Rockbox mail archiveSubject: Re: MPEG Audio format
Re: MPEG Audio format
From: Jacob Erlbeck <jacob01_at_gmx.net>
Date: Sun, 15 Jan 2006 14:53:38 +0100
On Sun, Jan 15, 2006 at 03:03:15AM +0000, Bluechip wrote:
> >> >>Am I ever likely to encounter an MPEG Audio file which will contain
> >> >>frames which differ in VERSION, LAYER, SAMPLERATE and/or CHANNELS? Eg.
> >> >>Some frames are 48KHz and other frames are 44.1KHz ...or some frames in
> >> >>Stereo, some in Joint-Stereo?
> >a change of LAYER or SAMPLERATE requires a restart of the decoder.
> Excellent information.
> I notice you did not mention VERSION or CHANNELS ...Given a LAYER change
> will trigger a restart it seems logical to presume a VERSION change would
> also trigger a restart even if the change was Ver1/Lyr1 -> Ver2/Lyr1
> Would you care to comment on CHANNEL changes ...even if your answer is
> "don't know" I would consider that to be helpful feedback.
I don't know ;)
> >> Thanks, I too use razorlame, and also have no idea what short or long
> >> blocks are - and google isn't helping much either. LOL
> >IIRC, the audio data that belongs to each MPEG-1 layer III audio header
> >(in fact, the frame header can be located just in the middle of the
> >audio data it belongs to)
> A frame header can exist in the middle of an [a pair of] audio frame[s]??
No, each frame starts with a frame header optionally followed by a CRC
checksum. Then it get's layer specific, in MPEG 1 layer 3 this is
followed by a section named 'side information'. The remaining rest of
the frame is being used for so-called 'main data', but (now it's going
voodoo) the main data that belongs to a given frame may begin up to 511
bits of main data space (this is without headers and side info) before
this frame. It's even possible that it starts in frame N-2 and/or that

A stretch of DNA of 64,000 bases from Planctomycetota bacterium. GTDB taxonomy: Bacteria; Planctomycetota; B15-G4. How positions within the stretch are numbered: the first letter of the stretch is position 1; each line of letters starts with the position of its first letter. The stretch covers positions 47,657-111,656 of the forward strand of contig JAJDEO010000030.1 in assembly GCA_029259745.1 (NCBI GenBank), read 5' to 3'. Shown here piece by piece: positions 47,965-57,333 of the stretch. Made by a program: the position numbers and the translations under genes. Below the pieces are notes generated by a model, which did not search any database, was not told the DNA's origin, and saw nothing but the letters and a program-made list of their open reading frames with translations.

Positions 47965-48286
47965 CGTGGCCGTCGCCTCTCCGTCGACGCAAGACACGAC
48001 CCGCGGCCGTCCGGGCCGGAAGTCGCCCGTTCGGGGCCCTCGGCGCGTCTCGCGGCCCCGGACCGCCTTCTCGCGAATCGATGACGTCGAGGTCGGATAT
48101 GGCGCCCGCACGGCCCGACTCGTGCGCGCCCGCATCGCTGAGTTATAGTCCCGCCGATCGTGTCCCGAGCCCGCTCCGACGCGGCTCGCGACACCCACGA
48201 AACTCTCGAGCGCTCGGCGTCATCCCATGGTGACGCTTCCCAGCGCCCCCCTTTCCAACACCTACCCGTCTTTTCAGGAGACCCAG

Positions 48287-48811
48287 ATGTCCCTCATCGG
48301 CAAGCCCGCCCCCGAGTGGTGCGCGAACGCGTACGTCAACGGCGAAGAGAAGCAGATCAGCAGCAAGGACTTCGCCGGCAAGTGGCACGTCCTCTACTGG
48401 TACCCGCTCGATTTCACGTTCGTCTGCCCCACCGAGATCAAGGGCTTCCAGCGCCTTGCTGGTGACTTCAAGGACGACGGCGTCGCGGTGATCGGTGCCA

it ends in frame N-1 (given that we are looking for the main data that
belongs to frame N). This is the 'bit reservoir' thing that is only
being used for constant bitrate streams (it doesn't make much sense for
For further investigations have a look into layer3.c of libmad,
especially the mad_layer_III function around
/* find main_data of this frame */ and search the web for
Helpful discussion of this topic:
(it's in german, go to page 17)
> Could you explain a little more on that - it seems very important to my
> If my file has only TWO [a pair of] audio frames (unlikely, but valid)
> ...the file can/will look like "AUDIO_DATA -- HEADER -- AUDIO_DATA"
> ...surely lack of a header at the start of the file will mean the first
> block of audio data cannot be found by the decoder?
The first frame is an exception, it requires the main data block to
begin immediately after the side info.
> Or do you mean that there would be two [a pair of] audio frames which each
> contained half of the data required to recreate the original sound?
For instance, yes.
> Do you have a test file which I can throw at my util for testing please?
> (or instructions for making one)
Depends, on what you want to test, doesn't it? Play with lame's options
and break the files with your favourite hex editor, I do not have a more
sophisticated idea at the moment.
Received on 2006-01-15